Mongolia conjures images of Bactrian camels and windy steppes, but for former BYU–Hawaii president Steven C. Wheelwright, it brings to mind memories of diligent, striving young people. “They are deep learners,” he says. “They want to understand things. They want to be successful. And they’re very entrepreneurial.”
So it was fitting for the BYU Management Society (MS) to gather more than 200 people from across Asia to the capital city of Ulaanbaatar in May to discuss entrepreneurship. Following a separate visit of BYU engineering students to create cleaner air from more efficient gers (yurts), this conference discussed ways to clean up the business environment through moral and ethical business practices and leadership.
The packed two-day conference featured world-class keynote speakers like Wheelwright, who is a former senior associate dean of the Harvard Business School, and Gregory P. Cook (BA ’93), founder of DoTerra; helpful breakout sessions; and a business-plan competition with entrants from Cambodia, Taiwan, and Mongolia.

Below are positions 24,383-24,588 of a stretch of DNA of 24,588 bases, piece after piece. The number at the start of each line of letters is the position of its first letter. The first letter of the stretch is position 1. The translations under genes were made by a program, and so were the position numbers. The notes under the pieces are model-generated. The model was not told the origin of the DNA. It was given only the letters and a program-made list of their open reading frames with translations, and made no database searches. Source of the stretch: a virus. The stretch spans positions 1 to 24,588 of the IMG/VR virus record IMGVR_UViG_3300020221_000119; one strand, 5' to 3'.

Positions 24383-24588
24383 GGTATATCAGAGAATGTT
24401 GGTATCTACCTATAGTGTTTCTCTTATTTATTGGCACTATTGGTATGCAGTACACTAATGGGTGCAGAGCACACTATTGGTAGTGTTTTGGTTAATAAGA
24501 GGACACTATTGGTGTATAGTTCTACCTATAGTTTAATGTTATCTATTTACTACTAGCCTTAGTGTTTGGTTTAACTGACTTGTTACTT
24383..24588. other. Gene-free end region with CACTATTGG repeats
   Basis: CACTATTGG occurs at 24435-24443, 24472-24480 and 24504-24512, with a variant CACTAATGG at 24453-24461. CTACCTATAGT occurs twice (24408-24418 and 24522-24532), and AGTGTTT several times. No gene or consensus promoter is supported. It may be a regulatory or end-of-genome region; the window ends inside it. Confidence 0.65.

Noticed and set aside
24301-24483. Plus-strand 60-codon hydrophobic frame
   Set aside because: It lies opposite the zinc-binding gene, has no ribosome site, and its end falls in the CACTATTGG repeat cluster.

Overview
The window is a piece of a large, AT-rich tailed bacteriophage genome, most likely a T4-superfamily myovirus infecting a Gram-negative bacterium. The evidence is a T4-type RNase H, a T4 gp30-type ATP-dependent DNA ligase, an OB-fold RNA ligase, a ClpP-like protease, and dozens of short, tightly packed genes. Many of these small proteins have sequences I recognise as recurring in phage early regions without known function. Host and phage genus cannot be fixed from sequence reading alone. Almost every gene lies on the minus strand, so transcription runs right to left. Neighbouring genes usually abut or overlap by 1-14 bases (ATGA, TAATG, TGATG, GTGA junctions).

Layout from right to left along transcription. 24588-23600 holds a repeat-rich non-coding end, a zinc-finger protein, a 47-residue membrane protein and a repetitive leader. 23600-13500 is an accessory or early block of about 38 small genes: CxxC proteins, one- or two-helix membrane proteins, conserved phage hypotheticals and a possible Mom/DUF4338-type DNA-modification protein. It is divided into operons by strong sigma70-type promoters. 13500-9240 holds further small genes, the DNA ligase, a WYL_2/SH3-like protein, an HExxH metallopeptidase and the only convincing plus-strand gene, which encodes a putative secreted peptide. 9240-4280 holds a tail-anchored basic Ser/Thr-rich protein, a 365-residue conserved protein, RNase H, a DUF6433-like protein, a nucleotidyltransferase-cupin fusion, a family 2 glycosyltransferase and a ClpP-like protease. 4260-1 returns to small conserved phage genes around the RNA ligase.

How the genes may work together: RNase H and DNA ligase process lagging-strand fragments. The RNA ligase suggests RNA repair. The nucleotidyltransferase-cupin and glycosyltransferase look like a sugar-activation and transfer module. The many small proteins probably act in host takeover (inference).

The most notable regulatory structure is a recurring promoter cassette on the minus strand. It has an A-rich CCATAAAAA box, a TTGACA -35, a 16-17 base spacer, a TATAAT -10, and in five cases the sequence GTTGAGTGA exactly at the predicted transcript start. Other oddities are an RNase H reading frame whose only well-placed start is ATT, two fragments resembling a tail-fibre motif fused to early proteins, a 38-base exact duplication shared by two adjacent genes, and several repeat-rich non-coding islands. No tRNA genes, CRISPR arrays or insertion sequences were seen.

According to organizer and MS Asia-Pacific regional director Anita L. Hummel (BA ’84), “the Mongolians were hungry to have this conference. They worked hard to put it on and brought significant national press attention to the Management Society.” Adiyabold Namkhai, a local stake president and MS member, agrees. “It was a great learning experience for us as a chapter and a great public-relations opportunity,” he says. Hummel, BYU Global Management Center managing director Jonathon C. Wood (BS ’97, MBA ’03), and others shared the MS mission on a national television program.
Familiar with the ger project, the mayor of Ulaanbaatar invited other government officials to a special dinner with the BYU visitors. Bradley R. Agle (BS ’86), a professor in the Romney Institute of Public Service and Ethics, sat by a Mongolian supreme court justice and a cabinet member. Based on their discussions at that dinner, conference organizers invited Agle to return to Mongolia to teach government and business leaders. They plan to translate a book he coauthored, The Business Ethics Field Guide, into Mongolian in advance of that visit.
“The Management Society lets us reach out to and change the lives of people in far-flung places who would never be able to attend BYU,” Hummel says.
Agle adds: “In many countries with growing economies like Mongolia’s, the rule of law and ethics are still developing. [MS] members can provide real leadership in creating a more ethical culture and business environment.”